“A Neophyte Editor is Lost in a Labyrinth of Literary Deception and Cold War Betrayal”

From a Wall Street Journal Bookshelf column by Anna Mundow about the Francine Prose novel The Vixen, described as “A neophyte editor is lost in a labyrinth of literary deception, Cold War betrayal and long-planned revenge, all under the shadow of an execution.”

Cold War paranoia and McCarthy-era persecution, both notoriously epitomized by the Julius and Ethel Rosenberg case, are the persistent bass notes in Francine Prose’s novel, and there are inescapable echoes, therefore, of Philip Roth’s American Trilogy and in particular of his 1998 novel “I Married a Communist.” (The Rosenberg case also inspired E.L. Doctorow’s “The Book of Daniel” and Robert Coover’s “The Public Burning,” along with numerous nonfiction investigations.)

But the prevailing tone in “The Vixen” is more lively than somber, for this is the story of Simon Putnam, a disarming narrator familiar from countless novels of youth and inexperience. A former scholarship student at Harvard who in 1954 is armed with a degree in Folklore and Mythology, this feckless young man is awarded a job at a New York publishing house thanks to the intercession of an influential relative. When the two meet, Uncle Maddie also dispenses invaluable advice. “Never drink cocktails,” he cautions his nephew over lunch in a restaurant”….And never trust a smooth talker, he might have added, or a beguiling woman, both of which are lying in wait for our awkward neophyte.

As a proofreader at Landry, Landry & Bartlett, Simon soon encounters Warren Landry, who founded the firm with his Harvard classmate Preston Bartlett III: “Often, on his way back from lunch, Warren lurched down the hall, all jutting elbows and knees, chatting up the typing pool . . . stepping into the offices of people he liked…[calling] all the men old boys and dear old boys and all the women sweetheart.”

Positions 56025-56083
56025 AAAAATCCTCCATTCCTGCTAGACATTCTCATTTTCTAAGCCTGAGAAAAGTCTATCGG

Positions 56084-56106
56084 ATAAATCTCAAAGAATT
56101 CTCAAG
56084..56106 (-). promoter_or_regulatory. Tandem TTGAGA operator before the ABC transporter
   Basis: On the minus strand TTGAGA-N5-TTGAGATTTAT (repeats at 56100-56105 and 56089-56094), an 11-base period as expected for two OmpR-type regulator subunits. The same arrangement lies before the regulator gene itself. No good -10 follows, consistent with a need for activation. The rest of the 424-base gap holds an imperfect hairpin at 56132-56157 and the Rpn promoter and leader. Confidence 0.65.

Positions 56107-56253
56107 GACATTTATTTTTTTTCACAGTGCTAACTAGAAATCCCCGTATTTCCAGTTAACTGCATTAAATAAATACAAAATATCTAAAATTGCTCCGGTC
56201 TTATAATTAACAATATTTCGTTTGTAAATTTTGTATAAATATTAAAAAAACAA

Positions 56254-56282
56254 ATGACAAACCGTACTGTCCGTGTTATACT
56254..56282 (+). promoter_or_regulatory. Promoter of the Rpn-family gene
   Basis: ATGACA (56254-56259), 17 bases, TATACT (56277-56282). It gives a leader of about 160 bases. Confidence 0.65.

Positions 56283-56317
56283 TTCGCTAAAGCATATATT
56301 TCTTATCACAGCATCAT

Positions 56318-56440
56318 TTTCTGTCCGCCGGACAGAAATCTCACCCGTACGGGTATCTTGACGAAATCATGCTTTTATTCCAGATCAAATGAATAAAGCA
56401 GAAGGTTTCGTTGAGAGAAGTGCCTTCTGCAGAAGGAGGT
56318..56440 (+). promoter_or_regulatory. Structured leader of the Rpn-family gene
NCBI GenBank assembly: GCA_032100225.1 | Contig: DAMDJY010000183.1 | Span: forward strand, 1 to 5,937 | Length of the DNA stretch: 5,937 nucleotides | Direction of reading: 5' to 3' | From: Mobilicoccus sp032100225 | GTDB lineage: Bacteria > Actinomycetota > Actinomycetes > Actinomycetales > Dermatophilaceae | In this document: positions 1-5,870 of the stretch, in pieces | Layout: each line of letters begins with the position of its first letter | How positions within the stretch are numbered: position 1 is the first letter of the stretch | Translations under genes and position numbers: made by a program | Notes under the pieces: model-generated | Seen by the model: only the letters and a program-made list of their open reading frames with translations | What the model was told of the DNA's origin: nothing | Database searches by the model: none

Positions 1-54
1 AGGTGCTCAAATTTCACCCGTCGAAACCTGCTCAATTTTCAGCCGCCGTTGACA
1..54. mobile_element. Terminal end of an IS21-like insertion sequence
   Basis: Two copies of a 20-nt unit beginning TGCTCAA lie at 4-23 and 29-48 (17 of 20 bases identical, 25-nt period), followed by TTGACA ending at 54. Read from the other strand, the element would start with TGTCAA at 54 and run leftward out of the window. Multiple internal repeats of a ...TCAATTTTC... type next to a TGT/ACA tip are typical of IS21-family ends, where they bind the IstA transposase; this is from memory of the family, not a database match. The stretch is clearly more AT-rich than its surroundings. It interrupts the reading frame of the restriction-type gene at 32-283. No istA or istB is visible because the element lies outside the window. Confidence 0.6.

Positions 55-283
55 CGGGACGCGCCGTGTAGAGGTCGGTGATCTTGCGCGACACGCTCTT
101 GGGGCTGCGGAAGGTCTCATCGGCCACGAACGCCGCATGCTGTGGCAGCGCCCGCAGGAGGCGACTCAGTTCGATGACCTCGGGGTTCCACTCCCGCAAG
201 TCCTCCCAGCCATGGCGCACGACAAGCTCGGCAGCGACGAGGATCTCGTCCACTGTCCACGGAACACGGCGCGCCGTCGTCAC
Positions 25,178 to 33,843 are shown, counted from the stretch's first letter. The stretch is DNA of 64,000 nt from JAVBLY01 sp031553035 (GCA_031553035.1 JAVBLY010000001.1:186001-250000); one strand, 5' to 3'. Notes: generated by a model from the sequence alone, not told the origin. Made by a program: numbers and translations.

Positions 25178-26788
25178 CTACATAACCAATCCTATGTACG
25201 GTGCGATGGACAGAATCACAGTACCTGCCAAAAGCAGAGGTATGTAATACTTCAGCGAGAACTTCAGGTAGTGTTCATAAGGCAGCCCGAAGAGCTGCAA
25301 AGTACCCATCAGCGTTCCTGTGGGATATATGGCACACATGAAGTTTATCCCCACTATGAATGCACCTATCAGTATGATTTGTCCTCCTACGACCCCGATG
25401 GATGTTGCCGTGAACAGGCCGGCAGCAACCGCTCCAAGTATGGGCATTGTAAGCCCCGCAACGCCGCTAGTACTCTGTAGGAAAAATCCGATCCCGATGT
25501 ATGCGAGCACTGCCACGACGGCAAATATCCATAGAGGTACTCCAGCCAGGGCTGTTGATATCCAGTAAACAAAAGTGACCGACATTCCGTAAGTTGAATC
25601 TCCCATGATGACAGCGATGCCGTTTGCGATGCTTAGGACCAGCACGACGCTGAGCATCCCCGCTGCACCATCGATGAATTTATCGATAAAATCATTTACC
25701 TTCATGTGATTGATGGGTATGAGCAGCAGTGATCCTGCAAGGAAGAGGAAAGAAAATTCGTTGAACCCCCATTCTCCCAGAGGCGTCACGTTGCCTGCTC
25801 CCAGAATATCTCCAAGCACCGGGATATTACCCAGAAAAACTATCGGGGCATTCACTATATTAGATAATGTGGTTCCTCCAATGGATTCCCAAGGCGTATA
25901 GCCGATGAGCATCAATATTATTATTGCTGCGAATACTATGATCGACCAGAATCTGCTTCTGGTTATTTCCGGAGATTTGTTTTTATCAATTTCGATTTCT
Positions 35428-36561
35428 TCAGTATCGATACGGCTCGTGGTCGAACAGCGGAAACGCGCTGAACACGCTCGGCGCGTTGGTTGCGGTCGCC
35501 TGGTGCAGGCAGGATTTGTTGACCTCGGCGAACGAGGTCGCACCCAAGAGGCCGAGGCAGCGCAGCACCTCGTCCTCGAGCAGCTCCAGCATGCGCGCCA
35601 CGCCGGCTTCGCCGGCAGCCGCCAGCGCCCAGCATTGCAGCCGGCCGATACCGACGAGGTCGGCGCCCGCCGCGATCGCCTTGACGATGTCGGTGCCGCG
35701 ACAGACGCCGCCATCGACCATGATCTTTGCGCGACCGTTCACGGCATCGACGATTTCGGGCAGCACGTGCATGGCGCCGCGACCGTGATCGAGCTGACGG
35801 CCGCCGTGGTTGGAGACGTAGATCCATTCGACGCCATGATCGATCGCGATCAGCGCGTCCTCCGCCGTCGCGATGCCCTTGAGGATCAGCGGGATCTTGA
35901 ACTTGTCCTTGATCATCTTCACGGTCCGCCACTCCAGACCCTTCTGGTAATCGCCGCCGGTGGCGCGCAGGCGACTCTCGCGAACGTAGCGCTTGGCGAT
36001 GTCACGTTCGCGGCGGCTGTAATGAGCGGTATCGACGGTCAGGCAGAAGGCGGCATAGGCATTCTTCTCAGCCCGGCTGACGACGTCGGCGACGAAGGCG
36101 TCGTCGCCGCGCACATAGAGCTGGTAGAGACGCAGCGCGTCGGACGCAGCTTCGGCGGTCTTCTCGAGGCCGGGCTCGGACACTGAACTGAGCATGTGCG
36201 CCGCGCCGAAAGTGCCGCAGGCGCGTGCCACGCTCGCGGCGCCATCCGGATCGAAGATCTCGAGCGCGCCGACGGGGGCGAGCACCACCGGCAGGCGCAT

On one such visit, he presents Simon with a manuscript for his perusal. “The Vixen, the Patriot, and the Fanatic,” a novel by Anya Partridge, is the steamy tale of Esther Rosenstein, a Jewish femme fatale whose carnal appetite is matched only by her Communist zealotry. A gross re-imagining of the Rosenberg story, the vile potboiler will be a surefire moneymaker, Warren insists, and his new employee could be its lucky editor….

Torn between revulsion and ambition, he convinces himself that he can improve the novel by working with its reclusive author. Who turns out to be an exotic beauty holed up in a bordello-like suite in a decidedly odd mental institution, where Preston Bartlett III also resides and where “The Vixen” makes a detour into Gothic pastiche. The diversion is, however, mercifully brief. For beneath Anya Partridge’s vampish exterior lies a regular gal who just “made up a story about a woman who likes power and sex” and whose own appetites are similarly robust. Simon, instantly besotted, doesn’t stand a chance. “It wasn’t her fault that she was beautiful,” he argues, and “that she’d written a less-than-great novel,” and we can only cover our eyes as he races onto a minefield.

No longer a sexual undergraduate—Anya briskly takes care of that—but now a pawn in somebody’s game, Simon begins to rewrite the appalling Rosenberg/Rosenstein novel, meeting little resistance from its author, who seems curiously bored with her creation. The reason for her indifference, though somewhat obvious all along, then acquires a satisfying additional twist. And one further version of Anya’s book will be written before Ms. Prose cinches together a pleasingly intricate plot that hinges, inevitably, on lies and betrayal, both personal and political. There are spies here, and traitors….

The novel draws to a close on a summer night one year later: “The ninth of June 1954. The night McCarthy began to fall.” Simon and his parents are again watching TV, this time as Joseph Welch, special counsel for the Army, mortally wounds a drunken bully with the single word “decency.” And the Putnams dare to celebrate:

“Finally, someone says it! It’s over,” said Dad . . .

“It’s not over,” said Mom.

“Maybe,” said Dad. “But it’s ending.”

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